Flashcards in Baron-Cohen et al, 1997 (Autism) Deck (31):
What is autism?
A disorder that is usually detected in childhood (around 4 years old). It's a lifelong disorder and generally find a few things difficult.
What are the three main areas people with autism find difficult?
-Social Interaction: difficulty with social relationships and often appear distant or indifferent to other people.
-Social Communication: difficulty with verbal and non-verbal communication. E.g. They will take what someone says literally and find it difficult to understand facial expressions.
-Imagination: find it difficult to develop an imaginative play in their heads.
What is Asperger's syndrome/high functioning autism?
Asperger syndrome is a form of autism used to describe people who are usually at the higher functioning end of the autistic spectrum. People with Asperger syndrome usually have fewer problems with language than those with autism, often speaking fluently, though their words can sometimes sound formal or stilted. People with Asperger syndrome do not usually have the accompanying learning disabilities associated with autism; in fact, people with Asperger syndrome are often of average or above average intelligence.
What are neurotypicals?
The name autistic call non-autistic people.
What causes autism?
-Genetics (family links- inherited)
-Could also develop because of an environmental hazard.
What is the THEORY OF MIND (TOM)?
The ability to know or predict how somebody is feeling.
What did Baron-Cohen wanted to show in his study?
That autism was the result of the failure to develop a specific cognitive (mental) skill: a theory of mind.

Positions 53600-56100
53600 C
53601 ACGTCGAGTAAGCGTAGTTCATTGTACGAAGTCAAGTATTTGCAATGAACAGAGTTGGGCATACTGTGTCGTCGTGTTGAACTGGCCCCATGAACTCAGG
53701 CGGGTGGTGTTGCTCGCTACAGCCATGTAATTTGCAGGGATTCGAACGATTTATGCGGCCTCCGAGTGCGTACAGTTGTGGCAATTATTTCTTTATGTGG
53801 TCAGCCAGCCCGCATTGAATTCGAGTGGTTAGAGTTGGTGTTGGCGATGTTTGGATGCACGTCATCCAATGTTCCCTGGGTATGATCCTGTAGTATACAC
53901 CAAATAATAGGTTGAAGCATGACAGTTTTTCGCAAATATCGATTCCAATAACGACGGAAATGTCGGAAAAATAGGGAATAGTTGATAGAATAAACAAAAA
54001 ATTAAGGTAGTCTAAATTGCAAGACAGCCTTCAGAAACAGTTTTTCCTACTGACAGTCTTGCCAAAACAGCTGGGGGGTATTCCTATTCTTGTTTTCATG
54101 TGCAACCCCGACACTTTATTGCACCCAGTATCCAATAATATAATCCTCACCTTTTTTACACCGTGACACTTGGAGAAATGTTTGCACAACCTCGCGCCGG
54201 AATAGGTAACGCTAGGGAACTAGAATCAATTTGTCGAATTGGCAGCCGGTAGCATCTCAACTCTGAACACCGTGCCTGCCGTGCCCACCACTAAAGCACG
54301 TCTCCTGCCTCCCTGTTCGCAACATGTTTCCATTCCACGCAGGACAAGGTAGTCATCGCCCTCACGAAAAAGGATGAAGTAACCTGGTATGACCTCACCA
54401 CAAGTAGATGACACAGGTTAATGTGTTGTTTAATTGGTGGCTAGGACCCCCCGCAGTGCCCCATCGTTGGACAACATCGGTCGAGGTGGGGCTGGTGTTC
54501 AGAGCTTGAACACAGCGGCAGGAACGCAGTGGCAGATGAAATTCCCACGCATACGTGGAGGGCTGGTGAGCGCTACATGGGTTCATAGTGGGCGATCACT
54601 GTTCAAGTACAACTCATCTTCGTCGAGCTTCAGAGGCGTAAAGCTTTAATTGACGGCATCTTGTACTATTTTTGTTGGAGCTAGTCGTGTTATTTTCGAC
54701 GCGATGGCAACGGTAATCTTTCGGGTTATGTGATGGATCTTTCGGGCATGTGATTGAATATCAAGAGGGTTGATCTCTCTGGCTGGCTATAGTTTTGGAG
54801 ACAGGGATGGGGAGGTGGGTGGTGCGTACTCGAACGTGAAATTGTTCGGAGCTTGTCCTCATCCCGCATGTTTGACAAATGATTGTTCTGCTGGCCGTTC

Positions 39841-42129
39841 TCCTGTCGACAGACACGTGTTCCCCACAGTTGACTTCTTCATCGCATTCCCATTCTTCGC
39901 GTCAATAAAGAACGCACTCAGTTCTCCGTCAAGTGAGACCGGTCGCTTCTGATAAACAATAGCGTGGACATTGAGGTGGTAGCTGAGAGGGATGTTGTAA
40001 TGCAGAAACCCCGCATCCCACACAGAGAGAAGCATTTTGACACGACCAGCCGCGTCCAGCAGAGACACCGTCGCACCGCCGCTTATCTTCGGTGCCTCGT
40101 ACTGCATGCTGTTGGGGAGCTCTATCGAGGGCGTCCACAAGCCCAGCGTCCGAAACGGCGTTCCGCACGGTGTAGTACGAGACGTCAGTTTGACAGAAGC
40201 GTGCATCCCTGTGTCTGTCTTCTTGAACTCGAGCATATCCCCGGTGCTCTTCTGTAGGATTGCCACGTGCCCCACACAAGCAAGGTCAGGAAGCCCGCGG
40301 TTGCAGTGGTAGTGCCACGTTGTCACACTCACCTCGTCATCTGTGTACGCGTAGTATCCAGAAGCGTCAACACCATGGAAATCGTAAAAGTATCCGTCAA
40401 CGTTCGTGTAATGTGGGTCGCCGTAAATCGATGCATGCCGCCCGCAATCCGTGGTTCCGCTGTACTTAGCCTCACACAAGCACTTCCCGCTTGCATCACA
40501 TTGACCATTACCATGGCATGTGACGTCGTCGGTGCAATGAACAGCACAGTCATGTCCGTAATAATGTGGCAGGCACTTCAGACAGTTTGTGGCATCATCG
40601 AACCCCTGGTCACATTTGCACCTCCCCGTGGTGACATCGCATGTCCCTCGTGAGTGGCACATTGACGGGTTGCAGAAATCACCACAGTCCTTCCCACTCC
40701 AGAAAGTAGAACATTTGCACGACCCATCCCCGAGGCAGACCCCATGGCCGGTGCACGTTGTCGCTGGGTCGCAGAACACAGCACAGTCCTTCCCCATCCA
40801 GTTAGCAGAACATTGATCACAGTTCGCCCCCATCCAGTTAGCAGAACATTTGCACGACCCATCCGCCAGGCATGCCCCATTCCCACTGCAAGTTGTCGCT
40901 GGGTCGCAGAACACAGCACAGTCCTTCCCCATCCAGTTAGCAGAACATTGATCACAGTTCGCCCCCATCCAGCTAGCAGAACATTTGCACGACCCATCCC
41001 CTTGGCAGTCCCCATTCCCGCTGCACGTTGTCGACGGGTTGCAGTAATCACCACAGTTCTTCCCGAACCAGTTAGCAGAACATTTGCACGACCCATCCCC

Describe the TOM test (Sally-Anne Test).
In this test the child is presented with two dolls (Sally and Anne) a marble, a box and a basket. Sally puts her marble in her basket and leaves the room. Anne then moves the marble from the basket to her box. Sally returns and the child is asked, "Where will Sally look for her marble?"
Describe the second order, Sally-Anne test.
The child is then asked, "Where does Anne think that Sally will look for the ball?"
The Sally-Anne test isn't suitable for people with Asperger's syndrome because of the ceiling effect. What is the ceiling effect?
People should be able to do the test by a certain age. The test has a maximum upper limit.
What is Tourette's syndrome?
Mental disorder that affects how a person communicates due to tics etc.
What is the aim of the study?
To investigate if adults with autism can pass a mind reading/ TOM test designed for adults.
What was the method of the study?
What was the IV and DV?
-IV: group the participant belonged to/ type of Ps.
-DV: performance on the eyes task.
Describe group 1.
-high functioning autism or Asperger syndrome
-13 men and 3 women.
-recruited using an advert in the NAS magazine as well as through clinics.
Describe group 2.
-50 age-matched controls
-25 male and 25 female
-no history of psychiatric disorder
-selected randomly from the subject panel held in the University Department.
Describe group 3.
-recruited from a referral centre in London
-age matched with groups 1 and 2
Why were participants with Tourette's syndrome included?
People with Tourette's were similar to people with autism (both developmental disorders experienced since childhood) but wanted to see if they had developed a theory of mind or not unlike people with autism who hadn't.
Describe the eyes task (given to all three groups).